US feels the heat as Trump pulls out of global climate pact

US President Donald Trump's administration stood by fossil fuels "unapologetically", White House energy envoy Wells Griffith said at the US pro-fossil fuel event at last year's talks in Poland. PHOTO: AP

WASHINGTON (AP) - President Donald Trump is aiming to make the annual United Nations-sponsored climate talks underway in Madrid the last ones for full participation by the United States, which is the world's No. 1 economy and the second-biggest carbon emitter.

Mr Trump dismisses climate change and he thumbed his nose at previous climate talks by twice sending White House delegations to promote climate-degrading coal.

He is due to complete the US withdrawal from the landmark Paris global climate accord on Nov 4, 2020, the day after next year's US presidential election.

If Mr Trump loses that election, the next president could put the brakes on the withdrawal.

House Speaker Nancy Pelosi, a California Democrat, and other political and business leaders, scientists and activists are travelling to Spain this week and next to drive home a counter message: US cities, states and businesses representing a sizeable chunk of the US population and economy are committed to a global effort to slash emissions.

"We're still in it," Ms Pelosi told reporters at the talks, where she appeared with 14 other congressional Democrats on Monday (Dec 2) to call climate change a growing threat to public health, economy and national security in the US.

Her comments were echoed by Mr Mandela Barnes, Wisconsin's lieutenant-governor.

"Regardless of whether or not we have the support of the nation's highest office... this work is going to get done," Mr Barnes said.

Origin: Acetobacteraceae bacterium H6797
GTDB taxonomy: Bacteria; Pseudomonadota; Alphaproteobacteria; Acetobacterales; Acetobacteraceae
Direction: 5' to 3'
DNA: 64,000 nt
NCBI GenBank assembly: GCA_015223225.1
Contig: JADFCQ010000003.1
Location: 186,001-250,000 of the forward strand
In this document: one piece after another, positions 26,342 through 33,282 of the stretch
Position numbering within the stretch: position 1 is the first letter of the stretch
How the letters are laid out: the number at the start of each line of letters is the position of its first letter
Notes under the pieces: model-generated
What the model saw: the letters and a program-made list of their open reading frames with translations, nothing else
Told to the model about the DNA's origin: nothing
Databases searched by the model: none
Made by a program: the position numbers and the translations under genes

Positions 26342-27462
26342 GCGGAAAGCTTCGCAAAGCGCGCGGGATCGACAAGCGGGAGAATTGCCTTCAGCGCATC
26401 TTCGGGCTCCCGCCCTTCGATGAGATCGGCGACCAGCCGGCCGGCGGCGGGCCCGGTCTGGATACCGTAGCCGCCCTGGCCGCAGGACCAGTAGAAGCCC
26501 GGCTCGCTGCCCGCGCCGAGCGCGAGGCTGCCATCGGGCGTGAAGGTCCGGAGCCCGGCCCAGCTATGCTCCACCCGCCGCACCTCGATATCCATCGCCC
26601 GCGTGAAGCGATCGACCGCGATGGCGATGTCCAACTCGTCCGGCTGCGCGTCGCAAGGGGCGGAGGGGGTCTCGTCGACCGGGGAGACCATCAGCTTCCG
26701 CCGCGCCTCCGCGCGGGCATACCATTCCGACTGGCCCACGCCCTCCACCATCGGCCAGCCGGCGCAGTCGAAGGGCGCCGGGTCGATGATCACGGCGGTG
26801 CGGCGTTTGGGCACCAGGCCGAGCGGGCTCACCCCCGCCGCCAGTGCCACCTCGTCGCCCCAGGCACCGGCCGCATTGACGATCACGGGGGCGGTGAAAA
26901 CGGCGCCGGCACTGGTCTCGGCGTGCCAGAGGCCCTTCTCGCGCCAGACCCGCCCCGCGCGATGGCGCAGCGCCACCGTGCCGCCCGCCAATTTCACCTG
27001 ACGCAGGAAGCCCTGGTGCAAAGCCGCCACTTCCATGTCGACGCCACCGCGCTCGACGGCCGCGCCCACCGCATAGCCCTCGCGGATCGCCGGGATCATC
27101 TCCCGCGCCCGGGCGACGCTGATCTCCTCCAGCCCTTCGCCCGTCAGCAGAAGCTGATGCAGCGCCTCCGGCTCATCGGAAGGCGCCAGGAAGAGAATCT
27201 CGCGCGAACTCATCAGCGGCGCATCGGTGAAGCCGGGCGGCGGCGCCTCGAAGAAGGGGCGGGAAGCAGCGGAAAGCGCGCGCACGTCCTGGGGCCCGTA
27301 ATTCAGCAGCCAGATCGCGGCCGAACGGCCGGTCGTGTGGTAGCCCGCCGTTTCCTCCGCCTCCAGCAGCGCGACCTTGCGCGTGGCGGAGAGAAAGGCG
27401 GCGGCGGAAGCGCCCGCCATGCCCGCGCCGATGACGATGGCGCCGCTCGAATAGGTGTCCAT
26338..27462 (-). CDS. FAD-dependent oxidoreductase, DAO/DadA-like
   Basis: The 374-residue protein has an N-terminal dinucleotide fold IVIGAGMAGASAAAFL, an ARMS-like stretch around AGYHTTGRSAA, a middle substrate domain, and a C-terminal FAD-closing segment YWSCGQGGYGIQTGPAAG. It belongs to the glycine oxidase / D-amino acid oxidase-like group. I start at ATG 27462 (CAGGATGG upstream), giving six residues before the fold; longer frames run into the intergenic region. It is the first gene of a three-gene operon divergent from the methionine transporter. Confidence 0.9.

This year's conference is expected to focus on fine-tuning the rules for reducing fossil fuel emissions by the roughly 200 signatories of the Paris Agreement.

It comes ahead of a big push at next year's climate summit for more ambitious emissions-cutting targets.

Experts say the US' repeated about-faces on the threat of climate change likely have done lasting damage.

Even before Mr Trump repudiated the deal backed by President Barack Obama, Mr George W. Bush's administration renounced the landmark Kyoto emissions protocol, negotiated in the late 1990s during Mr Bill Clinton's presidency, said Mr Nigel Purvis, a State Department climate negotiator under Mr Clinton and Mr Bush.

"The international community has concluded the United States is an unreliable partner," Mr Purvis said.

Although the US served formal notice last month that it intends to become the first country to withdraw from the Paris accord, it technically remains a participant until next Nov 4.

Ms Marcia Bernicat, a senior State Department official, is leading the official US delegation.

"The administration is taking part to ensure a level playing field that protects US interests," the State Department said in a statement.

Advocates of the Paris accord say the US withdrawal will leave American businesses to compete internationally under carbon-cutting rules set by other countries.